Currently establishing cooperation and data exchange between institutions mostly is a lengthy and difficult process, and significant resources are directed not towards finding technical solutions to data exchange but validation of legal issues. Conclusion of one interdepartmental agreement on data exchange may take up to 6-12 months. State administration does not have a standardised and unified approach to development of these agreements, for basis, details and validation of data exchange, even though generally there is a great number of such cooperation agreements in the state administration. Eight institutions (out of 75 that maintain state information systems) included in selection by the State Audit Office had concluded 1464 agreements.

Similarly, personal data protection issues included in agreements are not consistent and lack a unified approach and methodology. Also, institutions responsible for e-governance and data protection do not become involved in solving the problem on their own initiative.

MEPRD does not become actively involved and does not coordinate cooperation of institutions, which would be very important at the moment. Such institutions of horizontal level as Information Society Council and ICT manager forum also mostly assess the project priorities supported by ERDF instead of actively promoting propagation of the good practice and cooperation.

4 Data integration on a voluntary basis
Fragmented, complicated and more expensive data exchange environment

In Latvia, already for several years has been established state information systems' integrator (SISI). Even though a total of EUR 9.7 mln have been used for development of SISI (data exchange function is only a part of the total set of functions of this tool), contrary to the experience of other countries (Estonia, Spanish) its mandatory use by institutions is not clearly provided at the level of regulatory enactments. Therefore, a number of other various integrations of information systems continues to increase in state administration, and integration of these in SISI at later point will become more complicated and more expensive. In long term, SISI may provide several advantages: single supervision environment, standardised organisational questions, changes applied in one location, data transfer to new clients all would require less resources.

Considering that the use of integrator is voluntary, only 11 out of 75 managers distribute data through the integrator, even though data of use of certain data distribution services shows that these may become a very important way of distributing data and thus decreasing administrative burden of population and aiding the work of institutions themselves.

Many channels of data exchange and distribution create a fragmented and complicated environment for maintenance of ICT. When assessing 209 data exchange agreements concluded by the managers of the largest registers, the audit showed that almost in half of cases (43 %) prevail data exchange channels with file transportation services or e-mails requiring a significant contribution of manual labour.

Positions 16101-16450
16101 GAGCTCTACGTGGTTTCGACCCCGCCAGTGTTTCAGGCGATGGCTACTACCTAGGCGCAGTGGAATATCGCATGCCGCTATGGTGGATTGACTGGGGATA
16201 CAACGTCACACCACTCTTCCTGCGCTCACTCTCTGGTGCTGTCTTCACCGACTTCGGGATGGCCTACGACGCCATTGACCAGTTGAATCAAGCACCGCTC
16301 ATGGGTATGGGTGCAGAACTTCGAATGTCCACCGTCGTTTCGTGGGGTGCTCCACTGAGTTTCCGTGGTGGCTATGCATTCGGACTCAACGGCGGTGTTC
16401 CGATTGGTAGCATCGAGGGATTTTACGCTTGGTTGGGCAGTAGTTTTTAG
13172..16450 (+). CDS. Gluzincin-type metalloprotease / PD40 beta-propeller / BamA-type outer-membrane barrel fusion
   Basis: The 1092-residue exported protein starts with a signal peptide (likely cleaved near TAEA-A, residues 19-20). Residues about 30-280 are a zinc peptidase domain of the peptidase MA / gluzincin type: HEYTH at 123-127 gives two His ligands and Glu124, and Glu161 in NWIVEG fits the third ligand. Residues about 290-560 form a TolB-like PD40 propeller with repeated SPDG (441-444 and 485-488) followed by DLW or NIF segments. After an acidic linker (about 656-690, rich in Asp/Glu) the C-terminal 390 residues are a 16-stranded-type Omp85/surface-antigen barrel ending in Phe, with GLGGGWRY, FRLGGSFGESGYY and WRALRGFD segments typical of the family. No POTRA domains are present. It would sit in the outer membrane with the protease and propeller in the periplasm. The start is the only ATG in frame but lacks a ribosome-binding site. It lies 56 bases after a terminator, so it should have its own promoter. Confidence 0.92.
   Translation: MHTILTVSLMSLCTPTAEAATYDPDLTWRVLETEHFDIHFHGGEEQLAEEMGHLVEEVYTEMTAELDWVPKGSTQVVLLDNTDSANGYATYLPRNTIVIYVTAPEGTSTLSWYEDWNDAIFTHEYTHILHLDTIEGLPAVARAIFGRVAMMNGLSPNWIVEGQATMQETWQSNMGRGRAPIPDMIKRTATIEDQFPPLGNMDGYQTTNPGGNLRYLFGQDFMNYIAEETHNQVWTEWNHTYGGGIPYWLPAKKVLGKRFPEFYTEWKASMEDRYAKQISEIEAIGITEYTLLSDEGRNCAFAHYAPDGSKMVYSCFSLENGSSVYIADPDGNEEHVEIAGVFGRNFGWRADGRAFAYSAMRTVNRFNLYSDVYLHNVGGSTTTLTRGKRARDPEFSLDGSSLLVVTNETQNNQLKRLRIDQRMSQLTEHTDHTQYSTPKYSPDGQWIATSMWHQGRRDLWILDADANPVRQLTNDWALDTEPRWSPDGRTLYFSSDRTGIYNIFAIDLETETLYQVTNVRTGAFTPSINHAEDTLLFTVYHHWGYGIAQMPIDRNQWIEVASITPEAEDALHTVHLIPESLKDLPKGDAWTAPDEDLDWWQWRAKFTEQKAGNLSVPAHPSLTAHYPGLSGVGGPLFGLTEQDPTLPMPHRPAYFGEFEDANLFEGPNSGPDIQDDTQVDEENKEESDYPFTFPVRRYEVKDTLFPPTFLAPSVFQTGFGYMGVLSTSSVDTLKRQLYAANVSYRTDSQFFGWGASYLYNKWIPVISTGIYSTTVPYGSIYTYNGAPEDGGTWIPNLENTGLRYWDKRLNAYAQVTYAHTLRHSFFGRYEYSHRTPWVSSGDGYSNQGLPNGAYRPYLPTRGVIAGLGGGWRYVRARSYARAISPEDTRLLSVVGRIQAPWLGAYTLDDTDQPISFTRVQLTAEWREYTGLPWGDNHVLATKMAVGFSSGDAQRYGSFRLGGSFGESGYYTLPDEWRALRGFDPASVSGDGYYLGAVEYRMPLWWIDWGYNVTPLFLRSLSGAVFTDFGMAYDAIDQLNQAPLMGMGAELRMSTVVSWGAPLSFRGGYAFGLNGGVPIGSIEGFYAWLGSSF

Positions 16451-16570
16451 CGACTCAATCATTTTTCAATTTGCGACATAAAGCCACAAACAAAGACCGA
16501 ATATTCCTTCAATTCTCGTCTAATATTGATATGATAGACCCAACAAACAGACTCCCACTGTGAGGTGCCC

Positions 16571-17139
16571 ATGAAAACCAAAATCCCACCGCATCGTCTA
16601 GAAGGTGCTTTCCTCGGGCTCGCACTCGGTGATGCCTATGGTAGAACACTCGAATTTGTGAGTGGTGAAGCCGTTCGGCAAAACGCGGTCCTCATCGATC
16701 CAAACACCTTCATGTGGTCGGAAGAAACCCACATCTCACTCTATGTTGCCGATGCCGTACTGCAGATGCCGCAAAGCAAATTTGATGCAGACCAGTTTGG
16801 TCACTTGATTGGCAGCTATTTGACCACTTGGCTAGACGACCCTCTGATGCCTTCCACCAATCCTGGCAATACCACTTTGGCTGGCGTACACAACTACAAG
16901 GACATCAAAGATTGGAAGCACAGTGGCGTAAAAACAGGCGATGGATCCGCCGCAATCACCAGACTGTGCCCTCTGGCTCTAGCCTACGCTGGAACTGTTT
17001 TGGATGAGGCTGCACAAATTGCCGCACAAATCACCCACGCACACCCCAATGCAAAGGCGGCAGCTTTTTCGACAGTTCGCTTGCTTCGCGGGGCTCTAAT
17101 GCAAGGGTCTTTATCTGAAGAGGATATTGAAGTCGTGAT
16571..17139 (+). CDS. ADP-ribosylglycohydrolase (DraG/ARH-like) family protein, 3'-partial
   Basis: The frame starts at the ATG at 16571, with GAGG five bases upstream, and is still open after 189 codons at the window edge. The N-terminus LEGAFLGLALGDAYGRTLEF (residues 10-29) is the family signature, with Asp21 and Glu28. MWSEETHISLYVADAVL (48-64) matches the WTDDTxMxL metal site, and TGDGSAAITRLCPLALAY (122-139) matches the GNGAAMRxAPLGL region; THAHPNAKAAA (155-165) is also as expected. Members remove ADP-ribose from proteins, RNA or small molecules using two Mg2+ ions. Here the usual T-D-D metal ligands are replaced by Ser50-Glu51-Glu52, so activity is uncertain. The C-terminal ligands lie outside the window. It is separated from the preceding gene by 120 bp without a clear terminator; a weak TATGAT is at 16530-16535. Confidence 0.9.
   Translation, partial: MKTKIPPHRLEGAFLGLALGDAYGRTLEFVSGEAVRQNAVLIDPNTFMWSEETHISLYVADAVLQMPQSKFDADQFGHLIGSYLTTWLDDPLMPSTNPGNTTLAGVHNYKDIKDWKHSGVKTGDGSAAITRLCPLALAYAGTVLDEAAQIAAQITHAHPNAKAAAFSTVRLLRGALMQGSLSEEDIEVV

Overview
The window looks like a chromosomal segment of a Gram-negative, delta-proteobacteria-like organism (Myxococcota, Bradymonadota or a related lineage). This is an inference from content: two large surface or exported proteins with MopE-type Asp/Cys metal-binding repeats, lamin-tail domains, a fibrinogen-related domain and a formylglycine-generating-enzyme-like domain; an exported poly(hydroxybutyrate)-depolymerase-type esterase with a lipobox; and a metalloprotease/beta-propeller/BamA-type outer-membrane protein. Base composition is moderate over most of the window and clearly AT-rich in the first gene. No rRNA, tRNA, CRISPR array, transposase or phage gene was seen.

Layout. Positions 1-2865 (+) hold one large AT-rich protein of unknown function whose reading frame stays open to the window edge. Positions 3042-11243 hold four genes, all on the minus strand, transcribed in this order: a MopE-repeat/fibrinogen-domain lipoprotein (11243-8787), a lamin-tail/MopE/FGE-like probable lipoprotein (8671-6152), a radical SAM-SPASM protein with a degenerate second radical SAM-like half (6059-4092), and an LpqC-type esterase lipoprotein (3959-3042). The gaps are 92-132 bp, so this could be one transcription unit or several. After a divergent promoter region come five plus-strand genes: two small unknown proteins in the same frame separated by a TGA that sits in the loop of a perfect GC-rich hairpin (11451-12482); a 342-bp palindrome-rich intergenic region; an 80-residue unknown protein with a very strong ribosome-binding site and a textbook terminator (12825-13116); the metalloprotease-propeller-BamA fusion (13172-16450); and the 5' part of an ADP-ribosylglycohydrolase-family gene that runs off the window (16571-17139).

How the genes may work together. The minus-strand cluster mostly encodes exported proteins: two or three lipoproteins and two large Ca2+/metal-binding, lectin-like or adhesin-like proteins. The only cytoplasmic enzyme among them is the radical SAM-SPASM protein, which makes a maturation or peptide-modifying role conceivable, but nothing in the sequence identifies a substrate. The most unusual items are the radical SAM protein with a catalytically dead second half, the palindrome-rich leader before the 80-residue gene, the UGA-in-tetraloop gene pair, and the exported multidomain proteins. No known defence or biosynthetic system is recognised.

Such choice by institutions is influenced both by historically established and still working data exchange channels and additionally required resources in order to transition to new and more current online data exchange types. In addition, the use of SISI is partly hindered by concern expressed by institutions regarding advantages and real benefits of SISI, as well as deficiencies in disproportionately slow support of State Regional Development Agency (SRDA) to already existing users of SISI


In our audits, we have already observed for a long time that state administration institutions do not have sufficient cooperation, and we have provided recommendations to institutions that they should exchange the data electronically. However, some institutions still choose the easiest way: they request that a resident should submit to one institution statements issued by another institution. The resident becomes a "courier" and does just that instead of one information system communicating with another to obtain the information necessary for decisionmaking.


Law provides that if information necessary for administrative decisionmaking to regulate public and legal relationships with a private person is available to another institution, the first institution obtains it on its own without requesting it from the private person. Thus, institutions cooperate in fulfilment of their functions and tasks and may initiate request to another institution to provide information in its possession.

So aim of audit was to obtain assurance whether state administration sufficiently uses possibilities offered by information technologies so that the institutions would not burden the population by requesting submission of such documents that are already available to the state administration.

The items above were selected and named by the e-Government Subgroup of the EUROSAI IT Working Group on the basis of publicly available report of the author Supreme Audit Institutions (SAI). In the same way, the Subgroup prepared the analytical assumptions and headings. All readers are encouraged to consult the original texts by the author SAIs (linked).